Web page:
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Marquette Wire

The student news site of Marquette University

Marquette Wire

The student news site of Marquette University

Marquette Wire

MUPD officer saves heroin overdose victim

Photo by Olivia Qualls
Two containers of Narcan nasal spray. MUPD keeps these in their AED kits.

It was just a regular afternoon on patrol for Marquette University Police Department Officer Paul Zientek when he noticed a young woman sitting in her car who appeared to be asleep.

He circled the 2400 block of Wisconsin Avenue and noticed she was still there, slumped over. Zientek stopped and called for backup immediately when he recognized the signs; the young woman had overdosed on heroin in her car.

“She had track marks on her arms, hands and in between her toes. She had a bag of needles on the ground … as well as a rubber band which heroin users often have to tie their arm and find a vein,” said Zientek. “After 26 years on the Milwaukee Police Department, I recognized the situation all too well.”

If Zientek had not stopped to administer first aid when he did, it is likely the woman would have died, due to the large amount of heroin in her system. She was given Narcan (naloxone hydrochloride), the drug used to immediately treat heroin overdoses, via nasal spray.

“We (MUPD) received training towards the end of last spring semester in April on administering Narcan, and now we carry in in our AED kit and in a few squad cars,” said Captain Jeff Kranz.

Photo by Olivia Qualls
A container of Narcan nasal spray.

The woman was given two doses of Narcan, but according to Zientek, it usually doesn’t take more than one dose before the individual becomes alert.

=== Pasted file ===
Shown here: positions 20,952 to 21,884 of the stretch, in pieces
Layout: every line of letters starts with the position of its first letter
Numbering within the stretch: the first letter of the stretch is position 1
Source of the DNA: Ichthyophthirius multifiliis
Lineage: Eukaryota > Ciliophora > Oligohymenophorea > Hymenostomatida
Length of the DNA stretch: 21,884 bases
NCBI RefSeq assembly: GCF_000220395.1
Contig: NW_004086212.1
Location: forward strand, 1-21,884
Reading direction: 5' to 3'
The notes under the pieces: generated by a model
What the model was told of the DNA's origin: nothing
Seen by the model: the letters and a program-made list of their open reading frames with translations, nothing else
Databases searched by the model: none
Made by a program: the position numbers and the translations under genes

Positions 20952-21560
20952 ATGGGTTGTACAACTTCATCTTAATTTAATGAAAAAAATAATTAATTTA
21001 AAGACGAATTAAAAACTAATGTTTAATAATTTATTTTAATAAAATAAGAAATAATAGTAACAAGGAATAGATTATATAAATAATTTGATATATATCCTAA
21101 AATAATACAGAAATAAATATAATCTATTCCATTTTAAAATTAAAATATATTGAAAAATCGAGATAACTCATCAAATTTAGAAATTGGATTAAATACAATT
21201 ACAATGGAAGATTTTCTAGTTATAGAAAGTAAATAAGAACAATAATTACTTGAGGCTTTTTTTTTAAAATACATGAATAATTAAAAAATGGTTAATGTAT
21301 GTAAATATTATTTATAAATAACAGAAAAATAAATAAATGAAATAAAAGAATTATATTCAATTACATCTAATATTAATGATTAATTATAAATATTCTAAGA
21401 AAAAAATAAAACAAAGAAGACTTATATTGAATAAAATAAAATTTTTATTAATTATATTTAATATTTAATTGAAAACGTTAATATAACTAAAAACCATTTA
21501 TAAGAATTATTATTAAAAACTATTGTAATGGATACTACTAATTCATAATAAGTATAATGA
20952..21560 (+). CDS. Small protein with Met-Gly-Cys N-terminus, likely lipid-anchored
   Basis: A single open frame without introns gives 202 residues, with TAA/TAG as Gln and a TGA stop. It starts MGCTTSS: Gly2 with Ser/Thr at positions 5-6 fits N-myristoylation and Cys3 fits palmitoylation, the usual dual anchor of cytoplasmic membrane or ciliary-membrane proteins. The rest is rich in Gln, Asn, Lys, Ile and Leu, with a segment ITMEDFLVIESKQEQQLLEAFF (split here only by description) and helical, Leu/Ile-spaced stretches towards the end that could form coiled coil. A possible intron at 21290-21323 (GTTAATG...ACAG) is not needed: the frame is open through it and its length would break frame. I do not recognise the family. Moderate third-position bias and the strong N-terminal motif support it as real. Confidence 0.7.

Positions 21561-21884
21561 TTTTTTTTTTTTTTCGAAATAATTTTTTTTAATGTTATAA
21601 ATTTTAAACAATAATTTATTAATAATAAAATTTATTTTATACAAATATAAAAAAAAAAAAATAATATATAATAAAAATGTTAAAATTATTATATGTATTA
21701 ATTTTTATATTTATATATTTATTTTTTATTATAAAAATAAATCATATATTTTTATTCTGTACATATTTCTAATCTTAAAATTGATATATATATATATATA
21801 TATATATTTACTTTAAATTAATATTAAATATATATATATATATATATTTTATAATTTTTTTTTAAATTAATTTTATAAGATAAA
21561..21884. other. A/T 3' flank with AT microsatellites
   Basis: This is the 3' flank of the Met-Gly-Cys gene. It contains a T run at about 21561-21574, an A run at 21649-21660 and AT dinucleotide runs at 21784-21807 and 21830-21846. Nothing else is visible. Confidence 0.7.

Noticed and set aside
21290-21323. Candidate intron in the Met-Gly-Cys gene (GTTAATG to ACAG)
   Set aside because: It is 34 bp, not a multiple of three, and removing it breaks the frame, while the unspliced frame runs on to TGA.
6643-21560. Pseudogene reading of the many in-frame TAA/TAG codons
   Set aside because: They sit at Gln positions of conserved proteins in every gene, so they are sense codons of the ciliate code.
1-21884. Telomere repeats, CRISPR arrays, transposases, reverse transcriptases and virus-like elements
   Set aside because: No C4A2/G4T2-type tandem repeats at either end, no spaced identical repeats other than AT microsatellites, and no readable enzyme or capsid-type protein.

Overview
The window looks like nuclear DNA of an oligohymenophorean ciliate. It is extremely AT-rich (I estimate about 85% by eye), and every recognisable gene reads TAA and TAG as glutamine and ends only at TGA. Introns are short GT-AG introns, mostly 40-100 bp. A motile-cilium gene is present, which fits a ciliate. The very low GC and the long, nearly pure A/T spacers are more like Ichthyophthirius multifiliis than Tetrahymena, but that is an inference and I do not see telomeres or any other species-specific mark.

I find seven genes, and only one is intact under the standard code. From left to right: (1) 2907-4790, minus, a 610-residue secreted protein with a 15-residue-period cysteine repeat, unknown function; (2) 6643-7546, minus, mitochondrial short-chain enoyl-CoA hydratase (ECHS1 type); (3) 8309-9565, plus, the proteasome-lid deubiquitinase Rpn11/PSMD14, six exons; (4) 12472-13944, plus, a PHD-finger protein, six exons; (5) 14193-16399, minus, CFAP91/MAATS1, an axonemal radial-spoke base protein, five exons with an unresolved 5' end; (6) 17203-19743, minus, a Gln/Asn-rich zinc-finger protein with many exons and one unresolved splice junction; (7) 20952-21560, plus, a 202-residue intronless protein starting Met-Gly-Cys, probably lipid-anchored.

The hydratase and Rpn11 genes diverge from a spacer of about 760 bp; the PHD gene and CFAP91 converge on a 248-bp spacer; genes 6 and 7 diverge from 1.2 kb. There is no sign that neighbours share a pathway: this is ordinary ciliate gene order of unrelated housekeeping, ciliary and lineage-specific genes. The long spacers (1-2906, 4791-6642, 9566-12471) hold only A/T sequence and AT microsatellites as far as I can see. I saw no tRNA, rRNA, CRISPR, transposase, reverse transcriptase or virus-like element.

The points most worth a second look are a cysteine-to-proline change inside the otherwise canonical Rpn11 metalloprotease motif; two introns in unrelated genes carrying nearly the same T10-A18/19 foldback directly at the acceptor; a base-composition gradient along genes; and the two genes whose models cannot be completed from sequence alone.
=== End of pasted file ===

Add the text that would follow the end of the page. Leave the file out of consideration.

In this case, she did not show signs of becoming responsive until after the Milwaukee Fire Department arrived and administered another dose. In the end she was given a total of four doses to keep her awake before she was transported to Aurora Sinai Hospital.

Zientek went with the woman to the hospital to bring her personal items, although her drug paraphernalia was confiscated. The woman briefly mentioned to Zientek that she had a relapse, and hadn’t used the drug in a while.

“Heroin is a tough one to quit… I see people go to rehab only to come back and relapse more than any other drug,” Kranz said.

Zientek said he has noticed the increase in opioid related incidents over the years. His observation is backed up by a study released by the Center for Disease Control in 2013 that states deaths caused by prescription opioid overdoses have quadrupled since 1999.

The FDA only approved Narcan less than two years ago in 2015, citing prescription drug overdoses as the leading cause of injury death in the United States, surpassing motor vehicle crashes.

Kranz said MUPD had a few of these situations over the years, but this time was different because the officer noticed the woman in her car, whereas usually the police are called in to handle emergencies.

“(Zientek) noticed the signs. It was because of his diligence and observational skills that the woman was able to receive care so quickly and survive,” Kranz said.

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